Turkish President Recep Tayyip Erdogan said Wednesday that his military will try to avoid clashes with U.S. troops during a planned operation in Syria against U.S.-backed Kurdish militias fighting ISIS.
"Our target is not the American soldiers. It is the terror organizations that are active in the region," Erdogan said at a defense industry conference in Ankara, according to Turkey's Anadolu news agency and other Turkish outlets.
Erdogan said the Turkish military would move into Syria "within days" to clear the town of Manbij and other areas of northeastern Syria where U.S. troops were manning observation posts in an effort to stabilize the region.
U.S. troops also recently began running joint patrols with the Turkish military in Manbij, a flashpoint town that Turkey claims harbors elements of the YPG (People's Protection Units).
The Kurdish YPG has been a main contingent within the U.S.-backed Syrian Democratic Forces, which drove ISIS from Raqqa, once the capital of the "caliphate," and is now pressing the last ISIS pocket in the town of Hajin on the Syria-Iraq border.
In an informal session with Pentagon reporters last month, Defense Secretary Jim Mattis rejected Turkey's charges that the YPG was allied with the PKK (Kurdistan Workers Party), which has been labeled a terrorist organization by Turkey and the U.S.
Mattis said the Turks "don't like our relationship" with the YPG, "and I understand where they're coming from. But we do not say that YPG is the same as PKK."
Mattis also used the informal session to announce that small units from among the estimated 2,000 U.S. troops in Syria would move north to set up observation posts near the Turkey-Syria border.
He said the main purpose of the posts was to provide Turkey, a NATO ally, with early warning of potential threats, but Turkey viewed the move as an effort to protect the YPG. In October, the Syrian Democratic Forces (SDF) suspended the offensive against Hajin when the Turkish military shelled the YPG in northeastern Syria.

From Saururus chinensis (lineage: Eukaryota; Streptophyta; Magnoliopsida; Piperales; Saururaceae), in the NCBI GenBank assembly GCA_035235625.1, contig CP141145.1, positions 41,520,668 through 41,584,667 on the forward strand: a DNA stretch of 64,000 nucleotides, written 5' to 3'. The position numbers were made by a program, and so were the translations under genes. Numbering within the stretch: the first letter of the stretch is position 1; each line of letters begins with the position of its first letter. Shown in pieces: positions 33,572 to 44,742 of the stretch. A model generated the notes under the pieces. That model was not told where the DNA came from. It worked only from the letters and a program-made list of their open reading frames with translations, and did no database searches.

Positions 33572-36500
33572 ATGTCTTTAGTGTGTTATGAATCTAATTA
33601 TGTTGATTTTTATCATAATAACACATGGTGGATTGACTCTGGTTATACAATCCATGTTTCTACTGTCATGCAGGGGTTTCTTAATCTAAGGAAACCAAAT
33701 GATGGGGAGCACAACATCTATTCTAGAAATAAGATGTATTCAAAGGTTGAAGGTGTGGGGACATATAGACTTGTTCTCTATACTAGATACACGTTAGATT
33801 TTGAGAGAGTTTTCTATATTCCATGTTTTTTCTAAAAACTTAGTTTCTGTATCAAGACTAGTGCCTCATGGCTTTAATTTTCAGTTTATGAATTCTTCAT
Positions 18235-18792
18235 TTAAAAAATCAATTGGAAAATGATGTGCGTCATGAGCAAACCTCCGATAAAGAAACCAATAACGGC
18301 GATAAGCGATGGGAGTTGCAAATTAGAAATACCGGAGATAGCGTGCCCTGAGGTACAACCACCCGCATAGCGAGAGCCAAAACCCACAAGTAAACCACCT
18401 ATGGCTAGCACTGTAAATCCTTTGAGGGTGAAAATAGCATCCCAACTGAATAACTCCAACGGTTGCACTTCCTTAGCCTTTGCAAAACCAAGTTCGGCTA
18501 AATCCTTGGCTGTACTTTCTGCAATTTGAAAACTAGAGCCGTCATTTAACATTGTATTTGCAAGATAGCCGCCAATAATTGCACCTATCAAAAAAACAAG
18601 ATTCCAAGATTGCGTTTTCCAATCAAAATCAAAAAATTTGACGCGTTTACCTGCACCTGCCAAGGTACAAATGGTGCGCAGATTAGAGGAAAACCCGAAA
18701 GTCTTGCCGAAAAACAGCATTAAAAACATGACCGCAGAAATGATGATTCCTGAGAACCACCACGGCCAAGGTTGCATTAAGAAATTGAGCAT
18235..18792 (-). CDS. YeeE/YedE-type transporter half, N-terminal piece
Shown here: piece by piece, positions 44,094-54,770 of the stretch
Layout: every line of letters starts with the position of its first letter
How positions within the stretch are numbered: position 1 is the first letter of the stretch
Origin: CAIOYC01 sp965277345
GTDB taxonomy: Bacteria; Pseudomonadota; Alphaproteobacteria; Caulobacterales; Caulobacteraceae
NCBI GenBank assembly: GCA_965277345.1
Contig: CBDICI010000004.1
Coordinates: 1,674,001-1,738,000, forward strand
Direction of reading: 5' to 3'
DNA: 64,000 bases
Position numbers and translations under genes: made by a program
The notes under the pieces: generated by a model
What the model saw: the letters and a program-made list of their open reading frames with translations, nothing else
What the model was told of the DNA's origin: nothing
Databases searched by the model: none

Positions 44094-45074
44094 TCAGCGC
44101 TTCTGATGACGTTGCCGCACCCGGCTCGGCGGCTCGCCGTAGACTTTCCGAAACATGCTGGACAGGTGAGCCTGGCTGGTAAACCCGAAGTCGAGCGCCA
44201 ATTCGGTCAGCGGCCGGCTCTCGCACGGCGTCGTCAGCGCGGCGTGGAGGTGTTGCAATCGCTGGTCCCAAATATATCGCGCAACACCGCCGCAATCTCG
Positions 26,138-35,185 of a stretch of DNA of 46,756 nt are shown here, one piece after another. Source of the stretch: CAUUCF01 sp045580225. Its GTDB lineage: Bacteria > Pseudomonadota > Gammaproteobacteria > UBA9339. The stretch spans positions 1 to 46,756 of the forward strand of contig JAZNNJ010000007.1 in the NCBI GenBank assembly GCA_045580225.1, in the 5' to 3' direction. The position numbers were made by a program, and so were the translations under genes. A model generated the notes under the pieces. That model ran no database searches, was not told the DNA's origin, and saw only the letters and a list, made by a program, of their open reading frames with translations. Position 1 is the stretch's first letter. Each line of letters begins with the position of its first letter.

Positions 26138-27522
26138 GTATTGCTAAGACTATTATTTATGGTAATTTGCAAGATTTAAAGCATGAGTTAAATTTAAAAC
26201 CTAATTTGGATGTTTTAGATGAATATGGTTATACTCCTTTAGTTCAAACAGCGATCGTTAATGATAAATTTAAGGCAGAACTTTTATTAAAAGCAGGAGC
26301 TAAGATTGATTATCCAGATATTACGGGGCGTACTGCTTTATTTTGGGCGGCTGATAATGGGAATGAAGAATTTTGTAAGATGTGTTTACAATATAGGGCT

In his remarks Wednesday, Erdogan charged that the U.S. was "not being honest" in describing the purpose of the observation posts.
"We know that the aim of the radar and observation posts set up by the United States is not to protect our country from terrorists, but to protect the terrorists from Turkey," Erdogan said.
The alarming statements from Erdogan marked the latest sign of friction between the U.S. and Turkey, which has drawn close to Russia and Iran in seeking an end to Syria's civil war.
Turkey also has angered the U.S. and other NATO allies with its agreement to purchase advanced S-400 surface-to-air missiles from Russia.
At the Pentagon Tuesday, spokesman Army Col. Rob Manning said in a statement that the U.S. had completed setting up the observation posts at Mattis' direction "to address the security concerns of our NATO ally Turkey."
"We take Turkish security concerns seriously and we are committed to coordinating our efforts with Turkey to bring stability to northeastern Syria," Manning said.
He quoted Mattis on the purpose of the mission: "We want to be the people who call the Turks and warn them if we see something coming out of an area that we're operating in."
Also at the Pentagon on Tuesday, Col. Jonathan Byrom, commander of the Army's 3rd Cavalry Regiment and deputy commander of Joint Operations Command-Iraq, said that artillery units from his command have been using a firebase in Iraq for cross-border fire into Syria against ISIS targets and in support of the SDF offensive against Hajin.
Soldiers from Bravo Battery, 3rd Cavalry Regiment, part of Task Force Rifles, have been using M777 towed 155mm howitzers in the fire missions from Iraqi Firebase Saham on the border, Byrom said in a video conference from Baghdad to the Pentagon.
The U.S. battery has been joined at Firebase Saham by French artillery units using CEASAR 155 self-propelled howitzers and Iraqi Security Forces units using M109 Paladin self-propelled 155mm howitzers, Byrom said.
The fire missions have been "fairly intense, more intense than others I've seen in the past," Byrom said, "and they're directly contributing to the protection of the Iraqi border."
-- Richard Sisk can be reached at Richard.Sisk@Military.com.